Generally, composting at home involves managing two separate containers; a small countertop collector and a larger, outdoor receptacle.

Indoor Composting Containers:
Countertop pails come with or without a filter for managing odor issues. I gave up on the filter long ago – it seemed both ineffective and messy.

I manage the ‘smell’ by making daily trips to one of my outdoor composters.

Outdoor Composting Containers:
Choices here include freestanding piles, circular caged piles, DIY pallet structures, and a variety of spinning barrel composters that can be built or assembled from a kit.

For folks living in apartments or other situations that are less compost-friendly, services are popping up to help relieve some of the burden.

For a reasonable fee, a company will pick up your scraps (usually in a 5 gallon bucket), replacing your dirty, full container with a clean one.

They may even drop off ‘finished compost’ should you need some!

Winter and Worms (Vermiculture)

Liz’s main question around composting is “What happens in the wintertime?”

And the short answer is – nothing!

Keep on composting – rain, shine, in hot weather, or even in the bitter, snowy cold!

Come spring, your pile will ‘catch up’ again. In fact, if you’re using a spinning composter, you may be generating enough heat to create beautiful compost throughout the ‘off season’.


A really popular composting method is Worm Composting, aka vermiculture or vermicomposting.

Essentially, little red worms will eat through your kitchen scraps and newspaper, leaving behind their ‘castings’, which are infamous for their transformative powers in garden soil.

Worm composting is awesome – I’ve visited a decent-sized operation here in Vermont and I love everything about it. Unfortunately, when the cold weather arrives, you need to protect your worms by bringing them indoors.

Heated garages, basements, sheds and the like can all provide the minimum temperature necessary for your worms to continue eating and pooping, giving you a 365 day composting operation.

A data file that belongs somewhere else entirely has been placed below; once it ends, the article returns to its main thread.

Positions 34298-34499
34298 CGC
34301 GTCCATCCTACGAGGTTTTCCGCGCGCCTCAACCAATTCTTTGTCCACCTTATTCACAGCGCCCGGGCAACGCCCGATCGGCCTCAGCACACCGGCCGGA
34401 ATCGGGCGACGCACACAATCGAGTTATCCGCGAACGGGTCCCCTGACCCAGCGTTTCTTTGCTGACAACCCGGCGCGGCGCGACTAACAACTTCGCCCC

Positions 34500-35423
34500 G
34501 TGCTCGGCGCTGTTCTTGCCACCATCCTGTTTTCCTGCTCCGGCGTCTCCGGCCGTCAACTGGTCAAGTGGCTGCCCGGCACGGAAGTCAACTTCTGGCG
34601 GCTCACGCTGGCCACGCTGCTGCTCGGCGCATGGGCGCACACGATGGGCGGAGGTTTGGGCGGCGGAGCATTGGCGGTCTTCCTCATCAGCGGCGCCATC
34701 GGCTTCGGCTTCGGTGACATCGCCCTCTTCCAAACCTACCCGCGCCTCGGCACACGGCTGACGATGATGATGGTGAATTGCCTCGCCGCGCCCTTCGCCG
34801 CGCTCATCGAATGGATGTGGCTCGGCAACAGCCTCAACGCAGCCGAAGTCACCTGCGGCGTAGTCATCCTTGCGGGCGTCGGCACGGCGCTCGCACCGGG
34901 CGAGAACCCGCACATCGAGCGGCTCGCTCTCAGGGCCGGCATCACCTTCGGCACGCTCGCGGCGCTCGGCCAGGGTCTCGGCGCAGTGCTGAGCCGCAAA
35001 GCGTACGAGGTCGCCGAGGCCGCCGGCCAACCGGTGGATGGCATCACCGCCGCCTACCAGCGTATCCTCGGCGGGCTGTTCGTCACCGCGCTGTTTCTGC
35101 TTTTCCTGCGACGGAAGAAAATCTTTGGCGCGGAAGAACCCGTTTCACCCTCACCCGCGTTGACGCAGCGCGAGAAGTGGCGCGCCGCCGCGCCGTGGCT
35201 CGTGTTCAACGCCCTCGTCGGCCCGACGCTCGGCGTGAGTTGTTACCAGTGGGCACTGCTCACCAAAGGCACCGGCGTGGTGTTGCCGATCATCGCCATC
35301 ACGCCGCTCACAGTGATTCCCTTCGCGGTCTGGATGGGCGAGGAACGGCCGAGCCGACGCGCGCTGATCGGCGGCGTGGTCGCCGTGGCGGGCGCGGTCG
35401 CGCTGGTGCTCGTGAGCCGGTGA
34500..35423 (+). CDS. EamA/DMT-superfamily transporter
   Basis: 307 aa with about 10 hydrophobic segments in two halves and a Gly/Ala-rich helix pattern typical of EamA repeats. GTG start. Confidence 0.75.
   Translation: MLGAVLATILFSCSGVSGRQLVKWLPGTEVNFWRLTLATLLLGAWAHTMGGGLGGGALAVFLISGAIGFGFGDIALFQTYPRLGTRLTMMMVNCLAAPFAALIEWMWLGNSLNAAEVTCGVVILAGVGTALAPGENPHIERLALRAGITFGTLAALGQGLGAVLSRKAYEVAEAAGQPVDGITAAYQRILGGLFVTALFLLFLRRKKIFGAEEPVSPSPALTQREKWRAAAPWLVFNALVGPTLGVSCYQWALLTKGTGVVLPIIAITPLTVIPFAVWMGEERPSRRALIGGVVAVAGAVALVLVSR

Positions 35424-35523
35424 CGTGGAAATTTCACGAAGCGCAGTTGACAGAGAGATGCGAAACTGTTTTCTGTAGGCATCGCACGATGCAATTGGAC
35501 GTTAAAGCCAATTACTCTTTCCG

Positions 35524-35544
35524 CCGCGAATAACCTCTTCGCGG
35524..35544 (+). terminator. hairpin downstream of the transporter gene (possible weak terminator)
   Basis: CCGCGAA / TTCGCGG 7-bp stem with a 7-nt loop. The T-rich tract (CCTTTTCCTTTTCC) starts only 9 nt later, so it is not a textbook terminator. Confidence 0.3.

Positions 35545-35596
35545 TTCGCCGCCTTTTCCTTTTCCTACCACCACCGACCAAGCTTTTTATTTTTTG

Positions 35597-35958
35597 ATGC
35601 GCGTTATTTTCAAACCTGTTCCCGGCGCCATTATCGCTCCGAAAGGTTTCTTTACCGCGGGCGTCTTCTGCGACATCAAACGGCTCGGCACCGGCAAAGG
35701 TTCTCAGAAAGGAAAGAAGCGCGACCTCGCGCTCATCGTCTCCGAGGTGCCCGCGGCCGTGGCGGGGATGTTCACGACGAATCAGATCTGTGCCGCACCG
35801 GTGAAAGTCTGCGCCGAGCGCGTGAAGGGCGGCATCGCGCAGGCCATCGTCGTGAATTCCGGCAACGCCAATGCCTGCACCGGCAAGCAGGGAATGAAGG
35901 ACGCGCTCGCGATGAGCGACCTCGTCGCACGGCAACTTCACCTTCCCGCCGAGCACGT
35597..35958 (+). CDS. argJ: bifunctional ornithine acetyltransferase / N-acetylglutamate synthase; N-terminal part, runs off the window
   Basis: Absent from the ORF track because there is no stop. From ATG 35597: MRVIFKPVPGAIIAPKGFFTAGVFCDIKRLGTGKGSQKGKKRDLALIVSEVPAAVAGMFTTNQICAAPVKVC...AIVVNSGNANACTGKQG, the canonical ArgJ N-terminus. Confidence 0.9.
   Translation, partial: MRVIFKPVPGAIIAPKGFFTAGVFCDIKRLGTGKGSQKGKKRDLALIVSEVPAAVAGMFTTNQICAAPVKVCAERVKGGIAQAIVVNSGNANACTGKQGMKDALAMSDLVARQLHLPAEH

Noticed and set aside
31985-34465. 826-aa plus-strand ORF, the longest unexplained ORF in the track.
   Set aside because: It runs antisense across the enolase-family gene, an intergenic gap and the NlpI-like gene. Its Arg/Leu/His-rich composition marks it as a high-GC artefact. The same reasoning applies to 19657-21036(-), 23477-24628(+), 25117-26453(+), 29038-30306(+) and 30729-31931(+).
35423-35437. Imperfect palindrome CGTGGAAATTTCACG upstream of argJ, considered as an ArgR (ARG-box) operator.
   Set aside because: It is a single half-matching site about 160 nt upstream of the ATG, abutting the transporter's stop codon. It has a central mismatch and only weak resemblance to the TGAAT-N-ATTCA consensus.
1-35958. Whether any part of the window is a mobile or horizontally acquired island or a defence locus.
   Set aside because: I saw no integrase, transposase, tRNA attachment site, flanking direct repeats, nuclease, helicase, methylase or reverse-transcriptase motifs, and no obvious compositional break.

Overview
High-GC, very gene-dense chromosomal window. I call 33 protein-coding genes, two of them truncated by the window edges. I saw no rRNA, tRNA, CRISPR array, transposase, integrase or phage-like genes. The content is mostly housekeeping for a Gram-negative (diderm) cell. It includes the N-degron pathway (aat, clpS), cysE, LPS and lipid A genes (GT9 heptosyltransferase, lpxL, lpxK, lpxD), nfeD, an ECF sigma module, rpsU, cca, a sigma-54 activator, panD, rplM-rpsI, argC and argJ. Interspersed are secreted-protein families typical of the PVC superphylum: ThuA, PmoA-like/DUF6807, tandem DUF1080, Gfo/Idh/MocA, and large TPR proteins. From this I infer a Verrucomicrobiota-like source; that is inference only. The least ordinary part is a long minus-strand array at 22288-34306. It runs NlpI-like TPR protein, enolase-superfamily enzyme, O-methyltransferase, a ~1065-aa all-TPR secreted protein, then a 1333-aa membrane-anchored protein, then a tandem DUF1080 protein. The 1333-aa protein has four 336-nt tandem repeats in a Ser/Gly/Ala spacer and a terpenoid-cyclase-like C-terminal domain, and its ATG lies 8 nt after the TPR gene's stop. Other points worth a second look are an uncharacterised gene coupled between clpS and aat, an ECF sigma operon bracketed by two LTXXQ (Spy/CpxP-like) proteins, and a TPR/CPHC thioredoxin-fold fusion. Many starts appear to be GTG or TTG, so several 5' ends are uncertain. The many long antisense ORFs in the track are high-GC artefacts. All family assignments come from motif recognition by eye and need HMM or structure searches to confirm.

At my house, I have no way to meet these minimum temperatures and have not figured out how to keep worms!

How to Compost the Easy Way

We’ve finally arrived at the ‘easy’ part – a method of composting so simple that anybody can make it happen!

Trench composting is simply burying kitchen scraps and yard waste directly into your garden.

All that you need to do to improve your garden soil is to dig a trench that you’ll fill with compost ingredients, back fill it with some of the soil that you’ve removed, and walk away!

My dad has been doing this for most of my life. He just digs a hole, buries his ‘compostables’ and counts on the fact that by next season, his soil in that area will be greatly improved.

A great way to implement this strategy is to create trenches in your garden paths.

You can even remove the soil in the fall and add your compost materials throughout the winter, adding soil on top as you go.

Why Do You Grow Food?

In this section we ask our listeners to share why they’re growing food. This week we check back in with Jenny, who was joined by her young son in last week’s episode. While he definitely wins the cutest gardener (gargler!) award, Jenny is back with us this week to tell us more about her thoughts on the subject.

Jenny won a collection of Liz’s heirloom leafy green seeds – available on Amazon.

Thanks for reading my blog : ) I appreciate your time and wish you much success in growing healthy food!